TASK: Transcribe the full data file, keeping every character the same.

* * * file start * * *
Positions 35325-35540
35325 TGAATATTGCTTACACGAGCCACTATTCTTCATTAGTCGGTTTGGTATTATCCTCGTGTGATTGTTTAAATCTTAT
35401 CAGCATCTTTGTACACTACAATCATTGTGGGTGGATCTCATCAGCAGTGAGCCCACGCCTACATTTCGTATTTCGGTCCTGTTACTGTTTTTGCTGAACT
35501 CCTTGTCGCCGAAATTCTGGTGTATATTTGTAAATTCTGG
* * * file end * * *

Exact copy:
Positions 35325-35540
35325 TGAATATTGCTTACACGAGCCACTATTCTTCATTAGTCGGTTTGGTATTATCCTCGTGTGATTGTTTAAATCTTAT
35401 CAGCATCTTTGTACACTACAATCATTGTGGGTGGATCTCATCAGCAGTGAGCCCACGCCTACATTTCGTATTTCGGTCCTGTTACTGTTTTTGCTGAACT
35501 CCTTGTCGCCGAAATTCTGGTGTATATTTGTAAATTCTGG